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Differentiation by Molecular Analysis of Elsinoe spp. Causing Scab Diseases of Citrus and Its Epidemiological Implications. M. K. Tan, NSW Agriculture, Biological and Chemical Research Institute, PMB 10, Rydalmere 2116, NSW, Australia; L. W. Timmer(2), P. Broadbent(3), M. Priest(4), and P. Cain(5). (2)University of Florida, Citrus Research and Education Center, Lake Alfred 33850; (3)(4)(5)NSW Agriculture, Biological and Chemical Research Institute, PMB 10, Rydalmere 2116, NSW, Australia. Phytopathology 86:1039-1044. Accepted for publication 14 February 1996. Copyright 1996 The American Phytopathological Society. DOI: 10.1094/Phyto-86-1039.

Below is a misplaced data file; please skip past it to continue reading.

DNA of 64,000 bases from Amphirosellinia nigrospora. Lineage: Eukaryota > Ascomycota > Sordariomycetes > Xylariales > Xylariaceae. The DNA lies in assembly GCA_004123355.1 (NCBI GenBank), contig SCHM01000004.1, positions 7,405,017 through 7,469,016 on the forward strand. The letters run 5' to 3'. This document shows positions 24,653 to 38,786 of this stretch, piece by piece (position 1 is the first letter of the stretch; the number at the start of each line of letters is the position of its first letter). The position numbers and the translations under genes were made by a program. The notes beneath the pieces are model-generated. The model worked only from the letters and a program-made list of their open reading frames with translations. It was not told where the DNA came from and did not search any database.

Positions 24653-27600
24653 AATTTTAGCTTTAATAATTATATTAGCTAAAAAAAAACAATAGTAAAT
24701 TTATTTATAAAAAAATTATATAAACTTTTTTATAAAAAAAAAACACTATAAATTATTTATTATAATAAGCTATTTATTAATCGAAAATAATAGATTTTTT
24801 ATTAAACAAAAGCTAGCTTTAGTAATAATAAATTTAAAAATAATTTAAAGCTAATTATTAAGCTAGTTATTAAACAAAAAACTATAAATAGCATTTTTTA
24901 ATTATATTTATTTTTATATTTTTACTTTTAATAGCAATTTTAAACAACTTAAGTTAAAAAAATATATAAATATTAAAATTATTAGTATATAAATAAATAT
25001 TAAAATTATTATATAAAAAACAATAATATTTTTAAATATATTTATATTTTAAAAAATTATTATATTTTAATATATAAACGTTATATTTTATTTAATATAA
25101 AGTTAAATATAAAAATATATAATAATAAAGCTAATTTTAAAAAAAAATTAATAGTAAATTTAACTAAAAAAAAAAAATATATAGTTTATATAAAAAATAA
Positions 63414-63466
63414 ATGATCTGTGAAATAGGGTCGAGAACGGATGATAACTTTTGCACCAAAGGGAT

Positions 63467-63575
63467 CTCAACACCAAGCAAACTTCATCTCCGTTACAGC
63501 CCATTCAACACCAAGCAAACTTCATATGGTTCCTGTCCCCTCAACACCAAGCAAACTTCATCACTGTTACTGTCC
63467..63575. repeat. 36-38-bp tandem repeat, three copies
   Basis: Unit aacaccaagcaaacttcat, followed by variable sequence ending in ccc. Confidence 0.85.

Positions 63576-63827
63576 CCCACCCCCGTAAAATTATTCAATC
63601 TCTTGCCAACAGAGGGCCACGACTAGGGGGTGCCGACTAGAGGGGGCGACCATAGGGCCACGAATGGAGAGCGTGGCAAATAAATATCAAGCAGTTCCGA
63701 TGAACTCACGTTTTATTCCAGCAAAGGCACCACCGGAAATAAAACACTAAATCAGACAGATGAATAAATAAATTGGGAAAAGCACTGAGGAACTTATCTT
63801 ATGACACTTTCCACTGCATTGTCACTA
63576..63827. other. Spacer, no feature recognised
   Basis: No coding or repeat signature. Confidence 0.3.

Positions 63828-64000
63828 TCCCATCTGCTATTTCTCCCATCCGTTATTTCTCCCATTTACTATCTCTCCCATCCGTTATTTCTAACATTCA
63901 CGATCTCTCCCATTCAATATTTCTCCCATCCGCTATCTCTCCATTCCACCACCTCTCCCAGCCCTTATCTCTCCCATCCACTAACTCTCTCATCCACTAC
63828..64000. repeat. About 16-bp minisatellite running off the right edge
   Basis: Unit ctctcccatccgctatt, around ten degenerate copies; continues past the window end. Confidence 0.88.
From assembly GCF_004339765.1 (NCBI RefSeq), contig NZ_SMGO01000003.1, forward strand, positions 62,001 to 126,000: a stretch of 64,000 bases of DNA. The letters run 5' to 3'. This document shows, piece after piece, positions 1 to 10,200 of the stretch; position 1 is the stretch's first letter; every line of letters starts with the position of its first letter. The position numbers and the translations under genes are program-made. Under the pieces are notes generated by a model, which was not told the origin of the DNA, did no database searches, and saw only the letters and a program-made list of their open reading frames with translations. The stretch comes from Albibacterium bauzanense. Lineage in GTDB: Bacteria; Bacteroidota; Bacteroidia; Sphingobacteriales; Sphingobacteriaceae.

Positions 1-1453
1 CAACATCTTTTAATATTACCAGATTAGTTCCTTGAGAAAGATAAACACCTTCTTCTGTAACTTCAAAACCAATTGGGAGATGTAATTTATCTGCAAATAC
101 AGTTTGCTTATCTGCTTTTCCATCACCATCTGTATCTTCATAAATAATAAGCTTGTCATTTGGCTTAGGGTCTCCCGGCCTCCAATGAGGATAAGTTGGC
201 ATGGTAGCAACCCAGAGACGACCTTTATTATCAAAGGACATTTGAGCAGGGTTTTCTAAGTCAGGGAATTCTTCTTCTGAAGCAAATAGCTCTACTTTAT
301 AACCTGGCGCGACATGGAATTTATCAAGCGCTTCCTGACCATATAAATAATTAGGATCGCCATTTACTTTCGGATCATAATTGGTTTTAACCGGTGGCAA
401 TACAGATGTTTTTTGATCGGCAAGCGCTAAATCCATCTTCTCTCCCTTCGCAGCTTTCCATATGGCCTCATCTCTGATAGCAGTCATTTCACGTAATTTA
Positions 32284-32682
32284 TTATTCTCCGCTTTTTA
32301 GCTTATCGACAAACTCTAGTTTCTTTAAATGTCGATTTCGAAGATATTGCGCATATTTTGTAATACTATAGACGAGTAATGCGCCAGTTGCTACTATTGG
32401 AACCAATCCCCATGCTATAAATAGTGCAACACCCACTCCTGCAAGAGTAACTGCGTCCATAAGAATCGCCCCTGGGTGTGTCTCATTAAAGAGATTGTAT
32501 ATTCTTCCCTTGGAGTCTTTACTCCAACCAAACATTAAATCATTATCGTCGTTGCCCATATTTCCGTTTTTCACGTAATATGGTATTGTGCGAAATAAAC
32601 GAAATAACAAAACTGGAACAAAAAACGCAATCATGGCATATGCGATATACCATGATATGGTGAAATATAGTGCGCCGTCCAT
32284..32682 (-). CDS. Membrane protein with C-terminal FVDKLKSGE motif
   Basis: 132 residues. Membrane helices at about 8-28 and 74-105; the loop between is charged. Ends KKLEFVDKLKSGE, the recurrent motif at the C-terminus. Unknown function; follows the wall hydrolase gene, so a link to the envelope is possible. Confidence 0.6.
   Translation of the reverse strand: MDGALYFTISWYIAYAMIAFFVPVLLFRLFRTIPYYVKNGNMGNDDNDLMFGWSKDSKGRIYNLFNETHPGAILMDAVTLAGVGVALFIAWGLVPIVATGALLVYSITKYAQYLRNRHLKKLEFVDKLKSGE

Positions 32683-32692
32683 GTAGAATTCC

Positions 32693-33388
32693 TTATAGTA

Genetic differences among three citrus scab pathogens were investigated. The three pathogens were (i) the cosmopolitan Elsinoe fawcettii causing citrus scab, (ii) E. australis from South America causing sweet orange scab, and (iii) Sphaceloma fawcettii var. scabiosa from Australia causing Tryon’s scab. In a companion study, we were unable to differentiate these taxa morphologically, but were able to differentiate E. fawcettii, E. australis, and S. fawcettii var. scabiosa pathologically. Two pathotypes of E. fawcettii from Florida and two pathotypes from Australia were distinguished on the basis of host range. Restriction analysis of the amplified internal transcribed spacer (ITS) of ribosomal DNA with several endonucleases and sequence analysis of the ITS readily differentiated E. australis from E. fawcettii and S. fawcettii var. scabiosa. Random amplified polymorphic DNA (RAPD) analysis indicated that E. fawcettii isolates from Australia and from Florida were more closely related to each other than to E. australis isolates from Argentina. However, all Australian isolates were separable from all Florida isolates by their RAPD profiles. There was a good correspondence between the RAPD profiles and the two pathotypes identified in Australia. Molecular analysis will be a rapid, useful tool in identifying exotic types of citrus scab on shipments of fruit and help reduce introductions of these types into new areas.